Celebrating a Vision
For a long time, the A.T. was just another trail that I had backpacked in small sections in New York and Virginia. But, one October day in 2000, it became an obsession. My hike south from Harpers Ferry, West Virginia, to Keys Gap, Virginia, was full of brilliant fall color changes and views of clear blue skies that stretched out so far that I could see planes taking off from Dulles International Airport in Virginia. At one point, I stopped dead. I could feel the connection from Maine to Georgia, and I became a hostage of the A.T. dream.I began to section-hike the entire Trail – first for a week at a time, then four weeks, and finally six weeks. My first trip to Maine left me battered and demoralized. But, I was ready the second time, and now it is my favorite state, even though I live in Virginia. I finished in October 2008 on another color-splashed day. At the end of that hike, I felt enormous peace and relaxation instead of urgency and fear of failure. Those feelings now recur within minutes every time I return to the Trail.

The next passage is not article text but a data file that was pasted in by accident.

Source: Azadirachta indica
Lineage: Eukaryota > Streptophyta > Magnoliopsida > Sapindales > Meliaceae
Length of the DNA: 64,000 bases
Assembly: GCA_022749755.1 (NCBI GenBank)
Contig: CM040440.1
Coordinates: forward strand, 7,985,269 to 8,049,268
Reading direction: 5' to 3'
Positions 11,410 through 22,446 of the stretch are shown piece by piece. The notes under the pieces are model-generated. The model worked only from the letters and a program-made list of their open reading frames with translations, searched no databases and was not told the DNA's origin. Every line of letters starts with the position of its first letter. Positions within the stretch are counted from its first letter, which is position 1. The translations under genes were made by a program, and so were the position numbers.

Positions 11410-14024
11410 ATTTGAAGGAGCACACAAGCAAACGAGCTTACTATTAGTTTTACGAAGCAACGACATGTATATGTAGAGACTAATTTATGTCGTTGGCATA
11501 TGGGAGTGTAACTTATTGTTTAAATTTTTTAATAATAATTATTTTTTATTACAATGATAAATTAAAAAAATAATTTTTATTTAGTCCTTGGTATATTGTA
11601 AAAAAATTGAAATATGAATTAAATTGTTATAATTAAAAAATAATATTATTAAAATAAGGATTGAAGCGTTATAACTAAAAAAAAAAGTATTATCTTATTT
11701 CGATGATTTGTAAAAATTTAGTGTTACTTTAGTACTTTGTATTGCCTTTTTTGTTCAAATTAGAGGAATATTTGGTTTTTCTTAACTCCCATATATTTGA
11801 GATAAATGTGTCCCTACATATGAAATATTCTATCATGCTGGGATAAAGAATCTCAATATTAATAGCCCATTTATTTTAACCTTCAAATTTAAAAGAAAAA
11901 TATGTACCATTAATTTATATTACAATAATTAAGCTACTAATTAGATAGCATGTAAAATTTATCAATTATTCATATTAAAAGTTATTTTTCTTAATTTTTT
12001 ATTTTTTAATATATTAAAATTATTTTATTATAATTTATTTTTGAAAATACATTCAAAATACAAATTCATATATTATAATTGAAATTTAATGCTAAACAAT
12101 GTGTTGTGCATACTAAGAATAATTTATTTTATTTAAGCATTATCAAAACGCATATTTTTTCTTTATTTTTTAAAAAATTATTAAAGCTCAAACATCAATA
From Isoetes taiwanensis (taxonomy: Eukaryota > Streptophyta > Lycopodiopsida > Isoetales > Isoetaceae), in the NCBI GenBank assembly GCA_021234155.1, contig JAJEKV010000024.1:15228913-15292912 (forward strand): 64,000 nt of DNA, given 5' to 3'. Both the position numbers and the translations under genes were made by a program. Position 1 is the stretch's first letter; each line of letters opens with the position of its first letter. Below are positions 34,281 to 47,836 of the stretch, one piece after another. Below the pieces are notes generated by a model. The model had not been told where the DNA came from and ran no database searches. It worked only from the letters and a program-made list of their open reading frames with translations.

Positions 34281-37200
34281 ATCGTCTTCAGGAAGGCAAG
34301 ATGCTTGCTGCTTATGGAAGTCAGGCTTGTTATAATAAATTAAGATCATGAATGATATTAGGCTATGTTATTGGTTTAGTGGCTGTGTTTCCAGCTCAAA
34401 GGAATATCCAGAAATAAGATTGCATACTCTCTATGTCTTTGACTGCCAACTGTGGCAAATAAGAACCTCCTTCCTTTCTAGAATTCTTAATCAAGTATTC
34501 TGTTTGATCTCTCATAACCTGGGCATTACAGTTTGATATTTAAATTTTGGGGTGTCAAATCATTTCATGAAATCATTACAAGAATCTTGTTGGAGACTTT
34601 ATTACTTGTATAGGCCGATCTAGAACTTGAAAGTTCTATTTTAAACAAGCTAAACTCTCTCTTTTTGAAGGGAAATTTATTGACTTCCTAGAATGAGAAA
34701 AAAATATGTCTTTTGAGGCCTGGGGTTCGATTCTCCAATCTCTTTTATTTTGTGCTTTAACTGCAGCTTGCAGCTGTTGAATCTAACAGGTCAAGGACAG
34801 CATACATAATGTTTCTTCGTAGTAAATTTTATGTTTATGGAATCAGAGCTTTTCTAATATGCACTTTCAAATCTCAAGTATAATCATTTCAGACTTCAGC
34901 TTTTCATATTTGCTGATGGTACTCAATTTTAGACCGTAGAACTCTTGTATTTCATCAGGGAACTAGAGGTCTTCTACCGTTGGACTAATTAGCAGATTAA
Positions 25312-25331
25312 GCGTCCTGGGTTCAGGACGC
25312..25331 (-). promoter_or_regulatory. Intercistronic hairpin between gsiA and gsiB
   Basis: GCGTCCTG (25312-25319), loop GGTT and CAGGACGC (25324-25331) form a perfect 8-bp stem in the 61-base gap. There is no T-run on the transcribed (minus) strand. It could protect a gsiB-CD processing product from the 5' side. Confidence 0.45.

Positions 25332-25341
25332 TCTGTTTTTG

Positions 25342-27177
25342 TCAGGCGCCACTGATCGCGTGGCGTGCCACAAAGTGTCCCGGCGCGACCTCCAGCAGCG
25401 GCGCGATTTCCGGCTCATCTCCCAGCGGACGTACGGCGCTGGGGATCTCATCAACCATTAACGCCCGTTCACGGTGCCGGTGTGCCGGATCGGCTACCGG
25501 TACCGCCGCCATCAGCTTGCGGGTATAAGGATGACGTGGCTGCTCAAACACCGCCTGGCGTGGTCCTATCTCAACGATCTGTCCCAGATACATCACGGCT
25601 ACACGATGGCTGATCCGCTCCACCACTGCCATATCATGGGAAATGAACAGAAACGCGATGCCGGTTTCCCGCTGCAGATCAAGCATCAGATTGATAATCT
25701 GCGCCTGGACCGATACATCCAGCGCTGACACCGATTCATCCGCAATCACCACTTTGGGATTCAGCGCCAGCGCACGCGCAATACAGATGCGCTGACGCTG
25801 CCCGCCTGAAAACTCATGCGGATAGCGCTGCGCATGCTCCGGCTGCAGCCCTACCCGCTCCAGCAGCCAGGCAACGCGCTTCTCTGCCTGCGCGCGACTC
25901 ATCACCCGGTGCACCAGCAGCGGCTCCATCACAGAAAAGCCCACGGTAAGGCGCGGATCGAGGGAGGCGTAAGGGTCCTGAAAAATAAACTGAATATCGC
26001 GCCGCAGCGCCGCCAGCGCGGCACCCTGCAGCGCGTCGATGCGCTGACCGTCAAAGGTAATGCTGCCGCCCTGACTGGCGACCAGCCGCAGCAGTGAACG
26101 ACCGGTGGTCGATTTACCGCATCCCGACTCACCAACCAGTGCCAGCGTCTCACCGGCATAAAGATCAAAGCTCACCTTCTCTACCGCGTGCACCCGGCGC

Today I am a citizen of the 2,200-mile linear village that is the A.T., doing whatever is needed to protect and enjoy the Trail and its surroundings while helping others do the same. Officially, I am the past president and archivist for the Roanoke Appalachian Trail Club (RATC) as well as a member of the Appalachian Trail Conservancy’s (ATC) President’s Leadership Circle. That can mean retrieving the RATC’s post-1932 archives from someone’s basement or attic, helping the ATC and National Park Service (NPS) create a visual inventory of A.T. views in Virginia and Maine, writing comments to the Federal Energy Regulatory Commission about a dangerous pipeline crossing the A.T., attending Zoom meetings with the NPS, meeting hikers and hauling out trash as a volunteer ATC ridgerunner, or just pausing to eat juicy wineberries along the way. Whatever it takes.